Ruth Maleczech at Mabou Mines: Woman’s Work. By Jessica Silsby Brater. Methuen Drama Engage Series. Series editors Enoch Brater and Mark Taylor-Batty. London: Bloomsbury Methuen Drama Press, 2016; Pp. 255.
The Methuen Drama Engage Series “offers original reflections about key practitioners, movements and genres in the fields of modern theatre and performance.” Prior to the publication of Jessica Silsby Brater’s Ruth Maleczech at Mabou Mines: Woman’s Work, the series published books on Ibsen, Brecht, and Howard Barker. As the first book in the series to assess a woman in theatre, Ruth Maleczech at Mabou Mines underscores the importance of an ongoing commitment to recuperative scholarship that plumbs the archives, asks new questions, and approaches subjects in deliberately interdisciplinary ways. Ruth Maleczech’s own interdisciplinarity as a performer, director, and co-artistic director informs the content and structure of the book.
What are the lived experiences and public profiles of women in collaborative performance ensembles? How is artistic and logistical labor distributed and documented? Yolanda Broyles-González has taken up these crucial questions in her work on El Teatro Campesino (1994), while Helen Krich Chinoy’s posthumously published research on the Group Theatre acknowledges such power imbalances (2013). Silsby Brater’s project contributes to this mode of inquiry, her subtitle “Women’s Work” signaling that Maleczech’s labor was gendered. Maleczech, along with other company members mainly known for performing, was consistently sidelined by critical and journalistic privileging of Mabou Mines co-artistic director Lee Breuer (Maleczech’s former husband and the father of her two children).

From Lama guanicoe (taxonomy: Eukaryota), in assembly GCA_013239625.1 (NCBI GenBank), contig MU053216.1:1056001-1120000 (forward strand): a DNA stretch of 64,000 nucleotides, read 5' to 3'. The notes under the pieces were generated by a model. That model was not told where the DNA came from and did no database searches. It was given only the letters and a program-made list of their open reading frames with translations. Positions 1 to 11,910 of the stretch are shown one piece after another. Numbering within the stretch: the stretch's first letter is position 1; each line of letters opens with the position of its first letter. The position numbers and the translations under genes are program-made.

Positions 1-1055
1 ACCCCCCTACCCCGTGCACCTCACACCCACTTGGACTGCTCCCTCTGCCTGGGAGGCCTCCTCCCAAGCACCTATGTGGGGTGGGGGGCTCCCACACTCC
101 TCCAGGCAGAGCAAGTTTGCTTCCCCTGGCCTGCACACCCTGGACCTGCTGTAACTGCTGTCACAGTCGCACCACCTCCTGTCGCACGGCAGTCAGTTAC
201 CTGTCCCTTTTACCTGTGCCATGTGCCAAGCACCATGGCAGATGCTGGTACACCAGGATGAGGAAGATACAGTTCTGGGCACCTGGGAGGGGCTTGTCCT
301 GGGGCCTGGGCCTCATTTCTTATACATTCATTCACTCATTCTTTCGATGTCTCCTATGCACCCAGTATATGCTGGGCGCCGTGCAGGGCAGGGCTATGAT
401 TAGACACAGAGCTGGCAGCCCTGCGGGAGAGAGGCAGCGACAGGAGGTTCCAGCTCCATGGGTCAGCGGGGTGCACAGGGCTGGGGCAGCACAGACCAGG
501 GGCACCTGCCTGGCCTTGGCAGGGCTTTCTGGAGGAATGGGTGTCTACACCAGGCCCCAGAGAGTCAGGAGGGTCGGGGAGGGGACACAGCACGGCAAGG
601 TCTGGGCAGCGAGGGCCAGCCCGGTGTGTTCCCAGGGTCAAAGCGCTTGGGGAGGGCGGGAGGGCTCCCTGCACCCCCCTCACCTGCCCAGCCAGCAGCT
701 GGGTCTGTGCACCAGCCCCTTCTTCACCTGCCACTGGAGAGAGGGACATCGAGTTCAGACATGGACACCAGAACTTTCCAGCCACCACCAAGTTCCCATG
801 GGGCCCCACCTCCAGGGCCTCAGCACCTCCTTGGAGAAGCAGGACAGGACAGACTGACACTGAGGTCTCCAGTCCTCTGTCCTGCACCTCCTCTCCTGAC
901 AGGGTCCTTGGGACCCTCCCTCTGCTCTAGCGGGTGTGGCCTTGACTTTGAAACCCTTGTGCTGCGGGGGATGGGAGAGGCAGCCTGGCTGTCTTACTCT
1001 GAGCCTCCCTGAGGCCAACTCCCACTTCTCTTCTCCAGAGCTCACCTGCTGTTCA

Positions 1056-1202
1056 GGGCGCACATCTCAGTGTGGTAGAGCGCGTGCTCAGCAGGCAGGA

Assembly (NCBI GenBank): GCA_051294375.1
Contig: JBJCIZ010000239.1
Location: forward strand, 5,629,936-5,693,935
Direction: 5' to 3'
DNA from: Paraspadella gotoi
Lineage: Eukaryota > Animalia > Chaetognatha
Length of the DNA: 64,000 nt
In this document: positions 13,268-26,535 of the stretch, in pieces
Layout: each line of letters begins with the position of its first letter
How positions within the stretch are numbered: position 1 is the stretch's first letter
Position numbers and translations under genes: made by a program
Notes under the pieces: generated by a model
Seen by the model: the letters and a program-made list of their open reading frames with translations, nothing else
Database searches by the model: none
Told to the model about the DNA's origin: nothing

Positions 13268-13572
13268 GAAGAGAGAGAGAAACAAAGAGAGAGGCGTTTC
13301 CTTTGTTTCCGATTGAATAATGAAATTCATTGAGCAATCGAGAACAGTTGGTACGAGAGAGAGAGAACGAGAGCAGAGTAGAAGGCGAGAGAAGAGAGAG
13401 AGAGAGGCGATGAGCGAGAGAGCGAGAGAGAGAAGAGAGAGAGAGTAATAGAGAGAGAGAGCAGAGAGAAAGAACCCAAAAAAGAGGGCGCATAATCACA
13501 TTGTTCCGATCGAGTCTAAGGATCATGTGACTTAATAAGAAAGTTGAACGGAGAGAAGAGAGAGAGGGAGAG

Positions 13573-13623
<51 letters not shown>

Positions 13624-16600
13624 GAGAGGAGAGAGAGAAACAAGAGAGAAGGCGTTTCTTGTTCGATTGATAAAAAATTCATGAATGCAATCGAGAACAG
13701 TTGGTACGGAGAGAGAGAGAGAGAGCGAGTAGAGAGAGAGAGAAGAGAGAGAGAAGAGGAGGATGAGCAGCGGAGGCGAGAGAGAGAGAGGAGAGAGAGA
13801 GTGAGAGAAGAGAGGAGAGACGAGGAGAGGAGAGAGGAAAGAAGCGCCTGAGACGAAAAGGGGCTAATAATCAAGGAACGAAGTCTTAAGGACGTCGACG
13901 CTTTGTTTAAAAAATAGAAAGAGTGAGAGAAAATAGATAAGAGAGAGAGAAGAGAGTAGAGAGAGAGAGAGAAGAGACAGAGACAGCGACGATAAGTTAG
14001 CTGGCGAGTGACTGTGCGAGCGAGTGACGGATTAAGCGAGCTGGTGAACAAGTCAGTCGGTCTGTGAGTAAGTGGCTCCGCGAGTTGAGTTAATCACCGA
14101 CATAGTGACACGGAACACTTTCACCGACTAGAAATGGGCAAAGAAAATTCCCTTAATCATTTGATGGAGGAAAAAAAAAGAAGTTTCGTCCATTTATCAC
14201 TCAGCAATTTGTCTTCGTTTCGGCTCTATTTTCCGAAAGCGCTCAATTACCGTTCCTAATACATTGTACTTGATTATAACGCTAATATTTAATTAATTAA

The project is indebted to now-canonical feminist theatre studies frameworks forged in the late 1980s and 90s, as well as James Harding’s more recent analysis of feminist performance and the American avant-garde (2012). In addition, Silsby Brater builds on Mabou Mines scholarship by Iris Smith Fischer (2011), Alisa Solomon (2002), and Bonnie Marranca (1977, 1996). She focuses on Maleczech’s work from 1980 until her death in 2013 because it was from the 1980s onward that Maleczech’s independent vision as a director developed (27). In her assertion that the the book “functions in part as a recuperative history,” (28) Silsby Brater contends that “the full significance of Maleczech’s work has been ignored in part because she was a woman and in part because she was best known as a performer” (28-29). The fact that theatre and performance scholarship often privileges writers and directors over performers further demonstrates the importance of interdisciplinary analyses of interdisciplinary artists.
In her multivalent approach to Maleczech’s work, Silsby Brater draws on video documentation of a dozen productions and several interviews with Maleczech, her family, and other collaborators. These oral histories reveal a dense, interconnected web of personal and artistic affiliations. Silsby Brater is writing at the intersections of ethnography, performance studies, and theatre history, accessing her mentee/mentor relationship with Maleczech by combining intimate knowledge of the subject with expertise in the subject matter. The book’s eleven production stills bring another dimension to the work, showing readers a diversity of staging approaches. From the glass flasks and beakers used to play Marie Curie in Dead End Kids (1980) to the ethereal puppetry and trapeze in Red Beads (2005), Mabou Mines’ avant-garde aesthetics show Maleczech’s facility with various performance modes over decades.